The lounging and sailing cockpit are aft of the pilot house.
Twin wheels, and winches laid out so the helmsperson can trim sails, make the Sundeer 64 easy to cruise shorthanded.
The first Sundeer 67 took a different approach to the interior layout. Whereas the preceding three Deerfoot pilot house 72s (and 74) had mid-ship engine room, with Sundeer we went back to an aft engine space.
This made a great deal of space in the middle of the boat available. In effect, we had a similar length of saloon/galley/office area to the previous boats, but without the large chunk of engine room deducted.
The handrail on the saloon table is removable. We leave it on at sea, and remove it in port.
Looking aft you can see all the way to the aft bulkhead, with only the protrusion of the pilot house foot well blocking the view. Even though Sundeer was significantly shorter and lighter than the preceding designs, she had more visual interior space.
The starboard side (left of photo) was our office area. Room for lots of drawings, notebooks, and our computer.
We can’t seem to be able to find our galley photos. However, this is the aft end. The large locker is what we call the pantry – we always try to fit something like this on every boat for general galley storage. Note how this locker is held down from the deck. This reduces interior volume, but opens the space visually, and makes for a nice basket storage area.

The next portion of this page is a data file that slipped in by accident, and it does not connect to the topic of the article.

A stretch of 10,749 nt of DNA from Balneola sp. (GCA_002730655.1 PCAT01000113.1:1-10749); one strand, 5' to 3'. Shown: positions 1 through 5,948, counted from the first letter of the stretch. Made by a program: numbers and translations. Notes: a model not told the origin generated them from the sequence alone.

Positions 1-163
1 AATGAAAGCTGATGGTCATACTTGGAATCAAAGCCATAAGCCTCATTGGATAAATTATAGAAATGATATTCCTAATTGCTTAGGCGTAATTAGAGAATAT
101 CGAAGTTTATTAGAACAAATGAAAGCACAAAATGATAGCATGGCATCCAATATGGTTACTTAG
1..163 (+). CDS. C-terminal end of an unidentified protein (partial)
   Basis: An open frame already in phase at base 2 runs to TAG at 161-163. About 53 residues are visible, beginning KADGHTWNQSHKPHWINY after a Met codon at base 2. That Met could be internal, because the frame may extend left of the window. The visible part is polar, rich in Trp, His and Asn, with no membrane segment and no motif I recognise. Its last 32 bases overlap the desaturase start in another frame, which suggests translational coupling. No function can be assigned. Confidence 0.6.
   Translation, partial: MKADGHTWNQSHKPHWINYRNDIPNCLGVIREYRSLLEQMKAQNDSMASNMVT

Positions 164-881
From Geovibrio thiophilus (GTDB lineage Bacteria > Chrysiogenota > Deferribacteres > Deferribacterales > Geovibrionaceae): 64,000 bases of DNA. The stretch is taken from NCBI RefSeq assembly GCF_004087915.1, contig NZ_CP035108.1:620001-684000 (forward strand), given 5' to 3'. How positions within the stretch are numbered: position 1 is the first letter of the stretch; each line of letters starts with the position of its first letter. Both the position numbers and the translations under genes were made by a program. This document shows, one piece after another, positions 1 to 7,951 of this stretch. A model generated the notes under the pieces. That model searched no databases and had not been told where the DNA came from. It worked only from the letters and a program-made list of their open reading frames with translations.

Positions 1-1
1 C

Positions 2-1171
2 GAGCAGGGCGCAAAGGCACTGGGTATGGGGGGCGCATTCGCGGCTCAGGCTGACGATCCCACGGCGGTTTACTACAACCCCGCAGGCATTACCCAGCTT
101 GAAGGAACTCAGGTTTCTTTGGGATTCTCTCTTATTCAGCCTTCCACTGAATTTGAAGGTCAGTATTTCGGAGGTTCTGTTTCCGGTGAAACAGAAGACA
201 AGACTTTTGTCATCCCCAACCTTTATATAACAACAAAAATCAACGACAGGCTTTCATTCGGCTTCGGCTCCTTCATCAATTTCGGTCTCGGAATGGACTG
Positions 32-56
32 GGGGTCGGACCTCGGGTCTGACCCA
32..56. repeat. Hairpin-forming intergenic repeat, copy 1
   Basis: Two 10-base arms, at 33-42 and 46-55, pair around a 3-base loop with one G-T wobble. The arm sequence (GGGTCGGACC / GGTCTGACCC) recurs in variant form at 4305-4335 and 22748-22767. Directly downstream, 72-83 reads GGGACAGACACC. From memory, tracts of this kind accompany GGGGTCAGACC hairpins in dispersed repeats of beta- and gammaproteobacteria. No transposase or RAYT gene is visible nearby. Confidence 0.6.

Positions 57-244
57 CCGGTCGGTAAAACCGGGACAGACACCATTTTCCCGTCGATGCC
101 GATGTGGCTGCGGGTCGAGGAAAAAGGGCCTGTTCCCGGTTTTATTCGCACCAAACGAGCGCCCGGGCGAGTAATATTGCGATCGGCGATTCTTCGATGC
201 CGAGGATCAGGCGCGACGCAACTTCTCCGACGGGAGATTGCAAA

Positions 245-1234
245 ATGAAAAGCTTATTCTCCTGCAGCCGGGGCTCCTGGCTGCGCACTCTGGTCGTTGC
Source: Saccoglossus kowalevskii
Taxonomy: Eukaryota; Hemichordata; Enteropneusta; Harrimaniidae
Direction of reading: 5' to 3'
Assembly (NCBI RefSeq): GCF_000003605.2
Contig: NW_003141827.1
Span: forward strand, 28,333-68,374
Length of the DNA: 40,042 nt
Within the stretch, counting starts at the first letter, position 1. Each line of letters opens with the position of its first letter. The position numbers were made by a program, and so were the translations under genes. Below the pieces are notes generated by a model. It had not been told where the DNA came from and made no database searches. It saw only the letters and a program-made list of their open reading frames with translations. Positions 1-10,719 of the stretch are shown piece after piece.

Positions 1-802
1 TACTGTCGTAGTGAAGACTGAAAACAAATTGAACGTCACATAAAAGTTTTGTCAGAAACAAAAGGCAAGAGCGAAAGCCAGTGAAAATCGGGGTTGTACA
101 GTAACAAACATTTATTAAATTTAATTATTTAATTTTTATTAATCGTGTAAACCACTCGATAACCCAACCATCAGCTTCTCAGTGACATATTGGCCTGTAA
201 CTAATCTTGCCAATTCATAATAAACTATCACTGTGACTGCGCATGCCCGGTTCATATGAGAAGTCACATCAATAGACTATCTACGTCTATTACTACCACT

Sundeer was the first boat on which we lived with a pilot house – and it spoiled us.
Aside from being dry and comfortable, the pilot house is a great spot from which to take photos when you are charging along. This was taken enroute to Papeete, Tahiti from New Zealand one lovely late summer day.
Both of the guest cabins had these hull lockers. They were as much an aesthetic treatment as for storage. The location outboard and narrow interior made them expensive for the volume they produced. But they look nice.
Sundeer was the first of our boats where we adapted normal door locking hardware to hold the floorboards in place.
There is a huge difference in interior volume between a 62-foot and 58-foot yacht. We’ve found smaller yachts much harder to design than larger projects. The Deerfoot 58 was probably our toughest project to this point.
After examining a variety of different approaches, we came back to the same aft engine room, saloon/galley great room design that had worked so well in our previous yachts.
When we first looked at this boat in the water we’d come from sea trials on one of our 72-footers, and Terra Nova looked tiny. But when we walked below we were very pleasantly surprised at how well the space worked. One of the tradeoffs in any design is hullside and bulkhead material. On one hand you have the warmth of wood. On the other, light-colored surfaces open the space visually. In the end, it’s a choice which has to be made by the client.